Artificial intelligence is clearly a growing force in the technology industry. More than just the latest proverbial buzzword, it is taking centre stage at conferences and showing potential across a wide variety of industries. From financial services to retail and from manufacturing to healthcare, it is most certainly the topic du jour!
As co-lead of a disruptive-tech PR agency, it probably doesn’t come as a major surprise to you that the edgy, innovative, industry leading tech firms I work with on a daily basis are all undertaking Artificial Intelligence initiatives. Be it the provider of the number one platform for low-code application development, which is utilising this technological approach to reduce the complexity of the development cycle and thus changing the parameters of enterprise software. Or a leader in next-generation endpoint security, delivered via the cloud, which is harnessing its capability to meet the ever escalating cyberattack threat landscape. Artificial Intelligence is most certainly being touted as the game-changing technology to trump all others.
Naturally, the emergence of any new technology is met with both hope and scepticism. Cast your mind back 18 months and you would have been in the midst of Elon Musk’s billion-dollar crusade to stop, what he called, the “AI apocalypse”. Depicting something you would expect to see in a Hollywood blockbuster, Musk was using his gargantuan influence to repel Silicon Valley’s rush to embrace AI and its proponents in his bid to save humanity from, what he termed, “machine-learning overlords”.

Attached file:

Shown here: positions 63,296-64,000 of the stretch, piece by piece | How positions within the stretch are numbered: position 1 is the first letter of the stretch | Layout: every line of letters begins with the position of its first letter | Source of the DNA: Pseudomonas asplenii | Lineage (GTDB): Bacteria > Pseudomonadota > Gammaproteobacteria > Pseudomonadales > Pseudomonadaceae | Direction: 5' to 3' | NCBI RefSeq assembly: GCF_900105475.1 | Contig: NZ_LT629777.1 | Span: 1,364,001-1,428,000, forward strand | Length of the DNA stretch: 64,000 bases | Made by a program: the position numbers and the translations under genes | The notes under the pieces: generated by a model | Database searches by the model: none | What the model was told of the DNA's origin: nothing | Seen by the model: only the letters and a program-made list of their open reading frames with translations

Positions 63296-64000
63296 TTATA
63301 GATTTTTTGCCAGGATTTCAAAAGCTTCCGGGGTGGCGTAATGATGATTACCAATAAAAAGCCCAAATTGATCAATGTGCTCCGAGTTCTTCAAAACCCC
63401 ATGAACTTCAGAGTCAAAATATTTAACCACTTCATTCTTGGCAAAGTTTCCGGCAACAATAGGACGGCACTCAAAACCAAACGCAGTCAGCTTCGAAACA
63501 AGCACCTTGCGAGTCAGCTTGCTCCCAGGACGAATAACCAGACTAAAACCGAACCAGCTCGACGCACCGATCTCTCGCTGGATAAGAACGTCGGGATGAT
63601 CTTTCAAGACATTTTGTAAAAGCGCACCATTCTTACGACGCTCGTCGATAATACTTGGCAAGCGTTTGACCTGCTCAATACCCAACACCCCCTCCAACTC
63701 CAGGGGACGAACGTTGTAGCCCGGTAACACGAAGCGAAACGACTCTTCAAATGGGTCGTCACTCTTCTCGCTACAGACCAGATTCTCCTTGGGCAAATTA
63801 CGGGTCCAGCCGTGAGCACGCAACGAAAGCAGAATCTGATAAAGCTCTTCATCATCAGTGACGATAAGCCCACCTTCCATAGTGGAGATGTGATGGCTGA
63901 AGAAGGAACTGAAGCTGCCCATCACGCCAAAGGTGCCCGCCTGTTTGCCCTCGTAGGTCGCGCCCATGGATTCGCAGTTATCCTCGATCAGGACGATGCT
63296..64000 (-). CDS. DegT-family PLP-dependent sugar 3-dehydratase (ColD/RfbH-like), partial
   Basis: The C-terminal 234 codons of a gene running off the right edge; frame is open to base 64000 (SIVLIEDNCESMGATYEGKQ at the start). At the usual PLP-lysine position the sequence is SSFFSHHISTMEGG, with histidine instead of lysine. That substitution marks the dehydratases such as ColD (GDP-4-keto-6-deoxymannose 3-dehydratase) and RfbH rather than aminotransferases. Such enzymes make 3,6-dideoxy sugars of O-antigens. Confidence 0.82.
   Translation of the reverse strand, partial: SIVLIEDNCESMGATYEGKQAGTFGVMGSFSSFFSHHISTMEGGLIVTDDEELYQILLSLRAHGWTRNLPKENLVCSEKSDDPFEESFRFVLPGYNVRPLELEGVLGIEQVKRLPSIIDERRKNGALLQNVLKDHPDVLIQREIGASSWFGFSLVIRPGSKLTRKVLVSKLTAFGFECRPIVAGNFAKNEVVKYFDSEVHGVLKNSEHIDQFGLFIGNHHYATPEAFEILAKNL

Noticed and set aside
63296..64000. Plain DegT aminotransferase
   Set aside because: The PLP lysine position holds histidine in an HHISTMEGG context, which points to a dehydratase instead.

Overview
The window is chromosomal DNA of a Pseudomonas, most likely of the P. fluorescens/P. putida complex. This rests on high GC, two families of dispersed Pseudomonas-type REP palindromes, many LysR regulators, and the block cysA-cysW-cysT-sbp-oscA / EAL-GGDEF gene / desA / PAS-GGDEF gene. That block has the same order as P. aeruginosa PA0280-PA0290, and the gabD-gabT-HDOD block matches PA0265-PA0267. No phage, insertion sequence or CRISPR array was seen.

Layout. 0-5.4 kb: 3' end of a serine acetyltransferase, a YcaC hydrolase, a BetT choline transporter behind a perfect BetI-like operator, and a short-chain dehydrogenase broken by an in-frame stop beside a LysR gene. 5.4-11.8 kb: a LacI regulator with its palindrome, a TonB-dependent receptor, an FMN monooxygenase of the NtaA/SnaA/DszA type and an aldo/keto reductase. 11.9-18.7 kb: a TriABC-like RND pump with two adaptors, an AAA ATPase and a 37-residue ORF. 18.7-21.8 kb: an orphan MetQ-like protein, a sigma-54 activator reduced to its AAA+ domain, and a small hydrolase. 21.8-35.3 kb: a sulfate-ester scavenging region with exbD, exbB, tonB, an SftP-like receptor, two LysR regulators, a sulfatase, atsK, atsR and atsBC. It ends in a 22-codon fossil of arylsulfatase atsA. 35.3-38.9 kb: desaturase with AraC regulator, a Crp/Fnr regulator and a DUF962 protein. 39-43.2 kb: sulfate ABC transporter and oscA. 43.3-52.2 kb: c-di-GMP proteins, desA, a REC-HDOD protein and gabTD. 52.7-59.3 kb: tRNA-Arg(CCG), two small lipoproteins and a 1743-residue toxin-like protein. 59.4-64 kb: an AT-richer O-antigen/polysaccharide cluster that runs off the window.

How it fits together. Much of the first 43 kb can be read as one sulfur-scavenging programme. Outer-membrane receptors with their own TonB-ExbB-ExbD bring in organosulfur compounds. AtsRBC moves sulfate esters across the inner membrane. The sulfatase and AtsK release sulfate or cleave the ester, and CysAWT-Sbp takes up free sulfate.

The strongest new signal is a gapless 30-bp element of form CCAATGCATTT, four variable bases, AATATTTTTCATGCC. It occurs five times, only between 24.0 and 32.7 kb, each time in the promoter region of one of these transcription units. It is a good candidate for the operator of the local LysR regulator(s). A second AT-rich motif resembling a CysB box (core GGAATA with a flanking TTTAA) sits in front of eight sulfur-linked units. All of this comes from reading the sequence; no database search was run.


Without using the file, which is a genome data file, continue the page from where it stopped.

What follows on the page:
I remember a funny interview when Musk was in deep discussion with Demis Hassabis, a leading creator of advanced artificial intelligence. During the discourse he stated that he was working on his ultimate goal at SpaceX: interplanetary colonisation, which he described as the most important project in the world. Hassabis retorted that he was working on the most important project in the world: developing artificial super-intelligence. Musk countered that this was one reason we needed to colonise Mars—so that we’ll have a place to escape to if Artificial Intelligence goes rogue and turns on humanity. Amused, Hassabis said that Artificial Intelligence would simply follow humans to Mars.
Anyway, I digress….
Dispelling Artificial Intelligence myths